Beginning in late January 2009, 16-ounce cartons shrunk to 14 ounces, and two months later the larger 32-ounce pots lost 4 ounces. The price for either carton, however, stayed the same.
"It was a result of increased costs of energy, dairy and some of our key ingredients," a spokesperson for parent company Nestle told CNBC via email.
"Because of the economic downturn, we chose to downsize rather than increase the price or compromise on quality. We were sensitive to the fact that increasing the price would have made Haagen-Dazs unaffordable for many in that economic climate."
British multinational confectionery company Cadbury—known for the high-milk content in its chocolate bars—hasn't been immune to the shrinkage in consumer goods.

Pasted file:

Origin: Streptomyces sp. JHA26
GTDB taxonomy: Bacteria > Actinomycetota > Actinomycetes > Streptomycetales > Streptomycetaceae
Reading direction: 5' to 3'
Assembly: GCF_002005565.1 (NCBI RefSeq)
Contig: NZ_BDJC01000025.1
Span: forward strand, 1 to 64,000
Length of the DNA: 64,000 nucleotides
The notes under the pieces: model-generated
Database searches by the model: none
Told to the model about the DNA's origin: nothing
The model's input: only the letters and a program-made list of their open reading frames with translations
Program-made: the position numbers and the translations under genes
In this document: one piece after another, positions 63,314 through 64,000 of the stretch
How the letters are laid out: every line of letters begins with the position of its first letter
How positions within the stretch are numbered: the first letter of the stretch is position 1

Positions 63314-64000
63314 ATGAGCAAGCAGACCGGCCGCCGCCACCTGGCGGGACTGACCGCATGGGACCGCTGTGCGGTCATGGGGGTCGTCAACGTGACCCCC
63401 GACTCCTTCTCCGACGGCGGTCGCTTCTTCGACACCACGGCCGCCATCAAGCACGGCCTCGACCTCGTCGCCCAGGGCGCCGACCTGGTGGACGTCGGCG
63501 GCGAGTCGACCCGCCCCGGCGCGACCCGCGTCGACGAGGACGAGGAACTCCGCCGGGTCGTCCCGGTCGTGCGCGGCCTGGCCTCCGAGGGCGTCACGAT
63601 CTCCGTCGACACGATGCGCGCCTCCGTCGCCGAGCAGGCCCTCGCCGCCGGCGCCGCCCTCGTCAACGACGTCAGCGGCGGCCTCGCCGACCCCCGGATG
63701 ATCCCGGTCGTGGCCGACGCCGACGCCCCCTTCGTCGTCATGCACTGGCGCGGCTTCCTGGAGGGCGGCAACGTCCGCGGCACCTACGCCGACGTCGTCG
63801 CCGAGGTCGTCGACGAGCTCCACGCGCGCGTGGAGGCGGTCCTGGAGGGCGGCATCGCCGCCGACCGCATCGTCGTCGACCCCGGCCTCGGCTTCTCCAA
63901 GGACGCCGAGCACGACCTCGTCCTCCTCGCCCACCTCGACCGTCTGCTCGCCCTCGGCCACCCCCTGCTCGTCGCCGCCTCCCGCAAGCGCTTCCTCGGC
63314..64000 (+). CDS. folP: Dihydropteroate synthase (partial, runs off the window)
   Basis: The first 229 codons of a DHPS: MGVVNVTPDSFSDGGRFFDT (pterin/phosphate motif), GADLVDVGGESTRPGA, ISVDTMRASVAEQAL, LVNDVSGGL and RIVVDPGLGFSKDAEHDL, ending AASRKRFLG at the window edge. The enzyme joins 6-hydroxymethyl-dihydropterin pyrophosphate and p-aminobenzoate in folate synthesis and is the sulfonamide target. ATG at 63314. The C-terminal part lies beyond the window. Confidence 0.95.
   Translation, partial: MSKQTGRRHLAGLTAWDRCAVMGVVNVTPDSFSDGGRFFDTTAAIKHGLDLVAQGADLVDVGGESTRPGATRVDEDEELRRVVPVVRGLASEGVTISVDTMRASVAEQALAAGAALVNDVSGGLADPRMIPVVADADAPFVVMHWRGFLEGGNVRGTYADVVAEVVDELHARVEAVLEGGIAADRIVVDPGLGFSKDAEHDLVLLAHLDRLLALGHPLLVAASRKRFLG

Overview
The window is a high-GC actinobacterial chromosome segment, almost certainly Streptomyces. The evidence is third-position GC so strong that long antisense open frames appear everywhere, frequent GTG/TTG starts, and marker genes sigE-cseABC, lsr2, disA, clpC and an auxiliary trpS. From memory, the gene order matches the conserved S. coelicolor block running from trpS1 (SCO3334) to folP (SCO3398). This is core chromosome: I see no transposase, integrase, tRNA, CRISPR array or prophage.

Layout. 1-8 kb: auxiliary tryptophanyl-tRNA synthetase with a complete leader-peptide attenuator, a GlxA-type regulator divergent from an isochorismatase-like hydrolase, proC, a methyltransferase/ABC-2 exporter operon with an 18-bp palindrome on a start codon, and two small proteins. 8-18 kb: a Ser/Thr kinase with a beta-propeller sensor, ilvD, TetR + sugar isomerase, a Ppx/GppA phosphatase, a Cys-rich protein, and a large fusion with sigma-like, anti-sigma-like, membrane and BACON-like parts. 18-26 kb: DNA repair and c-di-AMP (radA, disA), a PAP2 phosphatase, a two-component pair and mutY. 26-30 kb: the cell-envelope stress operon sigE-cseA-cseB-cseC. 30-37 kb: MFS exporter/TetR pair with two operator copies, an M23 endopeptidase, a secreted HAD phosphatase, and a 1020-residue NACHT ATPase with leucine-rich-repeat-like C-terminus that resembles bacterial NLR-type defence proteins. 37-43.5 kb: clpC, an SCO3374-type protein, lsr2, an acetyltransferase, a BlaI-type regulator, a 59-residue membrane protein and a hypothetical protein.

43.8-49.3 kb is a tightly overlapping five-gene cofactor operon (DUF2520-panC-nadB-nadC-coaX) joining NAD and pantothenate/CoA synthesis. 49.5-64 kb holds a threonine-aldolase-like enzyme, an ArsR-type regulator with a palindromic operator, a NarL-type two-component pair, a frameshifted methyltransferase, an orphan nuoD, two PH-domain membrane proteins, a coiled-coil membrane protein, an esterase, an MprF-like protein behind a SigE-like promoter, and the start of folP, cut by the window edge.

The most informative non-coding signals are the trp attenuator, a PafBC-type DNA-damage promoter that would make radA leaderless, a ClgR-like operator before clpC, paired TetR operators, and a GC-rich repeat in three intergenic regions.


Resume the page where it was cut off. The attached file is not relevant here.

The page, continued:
Some of its pack sizes have reduced slightly in recent years because of a number of economic factors including ingredient costs. Cadbury—which operates in more than 50 countries worldwide and is now owned by Mondelez International—told CNBC that by reducing the size of some lines, it has been able to hold the prices at what, it says, still represents a very affordable treat. One example is the shrinking of Cadbury Roses, a selection of individually wrapped chocolates that are usually given as gifts in the U.K. at Christmas time.
"(It) is something that the food industry has undertaken for the last seven years at least, possibly more, and is a way of keeping the price of the bar competitive," a spokesperson for the company said.